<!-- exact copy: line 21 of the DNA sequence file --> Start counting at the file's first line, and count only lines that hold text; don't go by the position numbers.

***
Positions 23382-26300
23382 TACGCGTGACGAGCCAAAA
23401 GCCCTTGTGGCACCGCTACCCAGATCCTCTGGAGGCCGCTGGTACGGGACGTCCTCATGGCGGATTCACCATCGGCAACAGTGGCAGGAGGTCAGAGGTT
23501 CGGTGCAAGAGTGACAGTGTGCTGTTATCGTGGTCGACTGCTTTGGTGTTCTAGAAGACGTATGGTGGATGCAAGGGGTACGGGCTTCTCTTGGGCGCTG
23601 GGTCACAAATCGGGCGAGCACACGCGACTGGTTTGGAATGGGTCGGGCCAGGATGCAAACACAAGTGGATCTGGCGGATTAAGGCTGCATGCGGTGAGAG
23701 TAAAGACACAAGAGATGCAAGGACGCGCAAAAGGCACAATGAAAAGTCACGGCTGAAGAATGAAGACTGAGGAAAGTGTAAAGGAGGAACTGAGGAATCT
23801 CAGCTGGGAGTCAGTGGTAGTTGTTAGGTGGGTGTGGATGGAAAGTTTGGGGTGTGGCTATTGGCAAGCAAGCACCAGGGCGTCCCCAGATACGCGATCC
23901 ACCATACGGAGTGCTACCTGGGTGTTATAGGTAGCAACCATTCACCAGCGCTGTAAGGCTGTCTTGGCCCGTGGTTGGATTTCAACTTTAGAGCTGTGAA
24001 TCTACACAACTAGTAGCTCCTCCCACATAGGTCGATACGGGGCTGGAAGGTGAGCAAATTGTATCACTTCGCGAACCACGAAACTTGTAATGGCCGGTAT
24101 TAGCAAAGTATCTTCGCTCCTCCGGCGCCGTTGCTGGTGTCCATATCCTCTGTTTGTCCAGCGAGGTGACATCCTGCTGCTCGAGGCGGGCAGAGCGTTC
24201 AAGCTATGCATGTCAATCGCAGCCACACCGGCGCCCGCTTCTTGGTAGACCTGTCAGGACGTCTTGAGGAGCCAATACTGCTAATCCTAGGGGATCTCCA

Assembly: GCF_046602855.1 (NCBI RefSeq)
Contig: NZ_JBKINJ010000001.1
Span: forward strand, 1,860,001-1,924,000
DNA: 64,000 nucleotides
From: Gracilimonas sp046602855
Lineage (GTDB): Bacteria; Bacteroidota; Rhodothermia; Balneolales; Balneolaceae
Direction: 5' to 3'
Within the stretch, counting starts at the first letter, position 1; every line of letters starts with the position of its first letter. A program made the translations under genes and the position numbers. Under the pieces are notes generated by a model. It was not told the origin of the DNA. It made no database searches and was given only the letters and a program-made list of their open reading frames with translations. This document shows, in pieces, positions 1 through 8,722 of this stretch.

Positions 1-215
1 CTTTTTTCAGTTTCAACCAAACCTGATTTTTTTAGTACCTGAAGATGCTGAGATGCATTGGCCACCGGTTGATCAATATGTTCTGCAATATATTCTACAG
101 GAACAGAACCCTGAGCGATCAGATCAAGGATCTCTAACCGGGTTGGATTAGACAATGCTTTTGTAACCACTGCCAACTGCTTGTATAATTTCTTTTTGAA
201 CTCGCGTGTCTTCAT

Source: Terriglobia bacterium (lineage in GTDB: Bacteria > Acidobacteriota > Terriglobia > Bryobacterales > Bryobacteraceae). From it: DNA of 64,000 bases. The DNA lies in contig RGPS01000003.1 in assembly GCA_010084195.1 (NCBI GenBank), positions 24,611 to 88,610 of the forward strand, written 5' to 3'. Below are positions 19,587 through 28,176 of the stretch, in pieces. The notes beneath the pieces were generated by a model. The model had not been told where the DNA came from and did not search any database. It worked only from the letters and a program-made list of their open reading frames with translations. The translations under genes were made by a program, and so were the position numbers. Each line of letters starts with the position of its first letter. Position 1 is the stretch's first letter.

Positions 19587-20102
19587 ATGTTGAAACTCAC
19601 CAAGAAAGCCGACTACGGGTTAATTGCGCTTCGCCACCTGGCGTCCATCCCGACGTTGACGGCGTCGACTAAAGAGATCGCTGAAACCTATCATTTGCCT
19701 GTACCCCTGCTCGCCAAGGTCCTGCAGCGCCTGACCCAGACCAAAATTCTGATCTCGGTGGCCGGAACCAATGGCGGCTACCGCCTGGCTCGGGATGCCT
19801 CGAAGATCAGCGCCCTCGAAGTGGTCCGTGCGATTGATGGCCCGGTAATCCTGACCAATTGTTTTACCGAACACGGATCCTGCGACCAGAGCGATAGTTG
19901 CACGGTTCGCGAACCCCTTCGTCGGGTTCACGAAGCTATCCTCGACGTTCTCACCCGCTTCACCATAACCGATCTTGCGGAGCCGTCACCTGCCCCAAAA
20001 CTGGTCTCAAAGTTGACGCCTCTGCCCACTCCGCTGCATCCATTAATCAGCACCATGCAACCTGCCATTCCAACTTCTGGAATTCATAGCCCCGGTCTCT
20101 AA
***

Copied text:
1 CTTTTTTCAGTTTCAACCAAACCTGATTTTTTTAGTACCTGAAGATGCTGAGATGCATTGGCCACCGGTTGATCAATATGTTCTGCAATATATTCTACAG